• Mel LeCompte Jr.

    This is the second story in a month, if I recall correctly, where a person asked for a credit/voucher/points for an issue and were refused.

    Is there going to be a trend that if you ask for a business’ “funny money”, indicating that you want to stay loyal and plan to use the credit, you are refused as they may actually have to pony up, while if you demand a refund but the situation/complaint was so toxic you’ll never use that company again, they toss you a credit they know will never be used?

  • Dutchess

    Or, should have booked directly with the airline. Could have easily fixed this himself directly!

  • Lindabator

    not necessarily — I had clients on a trip, and while their flight was in the air, the connecting flight (which had been a go at checkin for the first flight) was cancelled. I weas able to get their tickets changed, left her an email and a message, telling her to let me know she got it – and she was thrilled to find out the long line with disgruntled folks was NOT where SHE was headed. :)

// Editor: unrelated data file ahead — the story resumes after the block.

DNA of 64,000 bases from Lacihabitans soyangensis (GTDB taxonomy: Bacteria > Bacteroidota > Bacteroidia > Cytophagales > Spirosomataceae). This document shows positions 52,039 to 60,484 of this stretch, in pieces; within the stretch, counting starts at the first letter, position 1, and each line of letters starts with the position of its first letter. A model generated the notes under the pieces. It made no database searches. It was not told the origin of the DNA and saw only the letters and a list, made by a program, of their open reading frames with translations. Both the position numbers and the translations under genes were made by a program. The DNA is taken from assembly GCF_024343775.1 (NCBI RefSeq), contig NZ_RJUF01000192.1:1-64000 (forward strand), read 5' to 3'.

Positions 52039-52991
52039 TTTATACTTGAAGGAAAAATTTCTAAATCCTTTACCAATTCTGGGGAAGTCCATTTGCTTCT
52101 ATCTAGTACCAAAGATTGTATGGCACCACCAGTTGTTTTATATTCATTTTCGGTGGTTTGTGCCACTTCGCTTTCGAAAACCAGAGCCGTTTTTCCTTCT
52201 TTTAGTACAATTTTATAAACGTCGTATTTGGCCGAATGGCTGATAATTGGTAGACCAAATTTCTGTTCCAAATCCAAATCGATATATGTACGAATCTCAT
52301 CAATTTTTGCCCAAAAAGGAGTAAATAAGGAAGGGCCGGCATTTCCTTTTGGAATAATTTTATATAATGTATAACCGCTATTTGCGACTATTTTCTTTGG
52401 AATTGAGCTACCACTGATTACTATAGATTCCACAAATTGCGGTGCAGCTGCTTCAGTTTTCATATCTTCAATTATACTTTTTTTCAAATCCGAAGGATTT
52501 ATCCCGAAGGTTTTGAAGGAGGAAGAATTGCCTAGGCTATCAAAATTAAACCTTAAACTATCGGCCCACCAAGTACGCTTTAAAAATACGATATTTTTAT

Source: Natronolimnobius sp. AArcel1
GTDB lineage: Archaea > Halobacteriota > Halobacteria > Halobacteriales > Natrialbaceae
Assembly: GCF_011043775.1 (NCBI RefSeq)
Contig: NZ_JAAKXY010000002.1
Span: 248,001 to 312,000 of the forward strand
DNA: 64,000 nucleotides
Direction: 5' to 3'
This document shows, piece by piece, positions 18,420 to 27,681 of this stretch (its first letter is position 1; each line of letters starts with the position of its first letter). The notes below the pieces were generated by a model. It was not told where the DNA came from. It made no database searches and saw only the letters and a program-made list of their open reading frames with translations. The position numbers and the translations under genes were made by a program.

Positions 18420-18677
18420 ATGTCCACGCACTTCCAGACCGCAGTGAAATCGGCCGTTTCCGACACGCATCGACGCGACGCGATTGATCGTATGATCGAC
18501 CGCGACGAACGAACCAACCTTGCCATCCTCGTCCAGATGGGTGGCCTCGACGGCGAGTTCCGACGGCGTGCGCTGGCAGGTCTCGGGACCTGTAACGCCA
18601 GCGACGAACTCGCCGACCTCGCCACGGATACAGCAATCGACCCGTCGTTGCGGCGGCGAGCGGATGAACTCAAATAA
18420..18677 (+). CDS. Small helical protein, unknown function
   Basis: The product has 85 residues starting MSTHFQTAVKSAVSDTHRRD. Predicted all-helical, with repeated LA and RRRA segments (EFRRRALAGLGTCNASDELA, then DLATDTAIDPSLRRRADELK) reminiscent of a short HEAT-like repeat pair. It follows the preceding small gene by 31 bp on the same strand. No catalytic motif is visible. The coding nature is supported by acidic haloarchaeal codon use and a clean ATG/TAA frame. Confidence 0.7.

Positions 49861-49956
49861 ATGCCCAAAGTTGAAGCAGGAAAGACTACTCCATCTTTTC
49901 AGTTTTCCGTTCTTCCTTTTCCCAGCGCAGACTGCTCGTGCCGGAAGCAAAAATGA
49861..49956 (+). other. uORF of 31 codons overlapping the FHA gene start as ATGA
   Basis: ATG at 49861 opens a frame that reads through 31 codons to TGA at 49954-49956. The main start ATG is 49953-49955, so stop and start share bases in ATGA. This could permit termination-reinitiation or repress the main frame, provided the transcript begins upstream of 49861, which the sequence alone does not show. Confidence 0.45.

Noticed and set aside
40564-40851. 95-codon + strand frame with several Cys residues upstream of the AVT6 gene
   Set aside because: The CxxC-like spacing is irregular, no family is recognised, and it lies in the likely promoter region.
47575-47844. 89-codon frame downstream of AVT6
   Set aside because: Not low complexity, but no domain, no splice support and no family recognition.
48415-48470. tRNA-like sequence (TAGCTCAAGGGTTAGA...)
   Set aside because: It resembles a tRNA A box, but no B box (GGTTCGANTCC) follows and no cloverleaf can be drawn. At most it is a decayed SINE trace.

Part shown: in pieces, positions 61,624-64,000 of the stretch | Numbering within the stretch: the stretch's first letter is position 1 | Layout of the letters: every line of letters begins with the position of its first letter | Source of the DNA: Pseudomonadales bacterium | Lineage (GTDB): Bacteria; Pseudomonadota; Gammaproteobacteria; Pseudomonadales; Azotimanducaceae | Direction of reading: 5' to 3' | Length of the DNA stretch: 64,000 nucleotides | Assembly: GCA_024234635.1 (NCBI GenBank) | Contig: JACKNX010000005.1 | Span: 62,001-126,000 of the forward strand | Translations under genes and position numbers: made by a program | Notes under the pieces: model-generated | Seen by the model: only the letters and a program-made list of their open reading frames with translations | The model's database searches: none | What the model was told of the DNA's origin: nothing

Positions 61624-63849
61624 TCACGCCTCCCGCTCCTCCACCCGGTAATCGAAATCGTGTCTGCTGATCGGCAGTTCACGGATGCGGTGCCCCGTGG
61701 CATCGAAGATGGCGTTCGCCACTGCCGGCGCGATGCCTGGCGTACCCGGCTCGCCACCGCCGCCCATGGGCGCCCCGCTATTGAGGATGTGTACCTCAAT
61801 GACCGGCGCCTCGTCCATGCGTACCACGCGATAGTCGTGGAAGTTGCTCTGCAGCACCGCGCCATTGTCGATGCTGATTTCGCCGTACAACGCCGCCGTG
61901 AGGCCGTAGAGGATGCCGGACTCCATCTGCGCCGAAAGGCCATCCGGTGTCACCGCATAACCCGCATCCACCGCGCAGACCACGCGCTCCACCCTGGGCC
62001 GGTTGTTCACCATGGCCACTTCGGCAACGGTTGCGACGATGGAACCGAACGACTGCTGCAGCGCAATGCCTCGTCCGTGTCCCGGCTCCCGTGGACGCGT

• Hanope

    If the OTA only gives the option of contact by phone, then its inexcusable to be on hold for 90 minutes.

    Other than that, I have to agree that with such a complex trip, I wouldn’t use an OTA, and would definitely make arrangements to be contacted while abroad.

  • Bill___A

    I think he did this to himself. Expedia shouldn’t take so long on the phone…true….but some things are left to bricks and mortar travel agents.
    I have been making a lot of comments like this recently. And it isn’t because I think that everyone needs to use a bricks and mortar travel agent in every case. But a person like this and an itinerary like this….yes they should.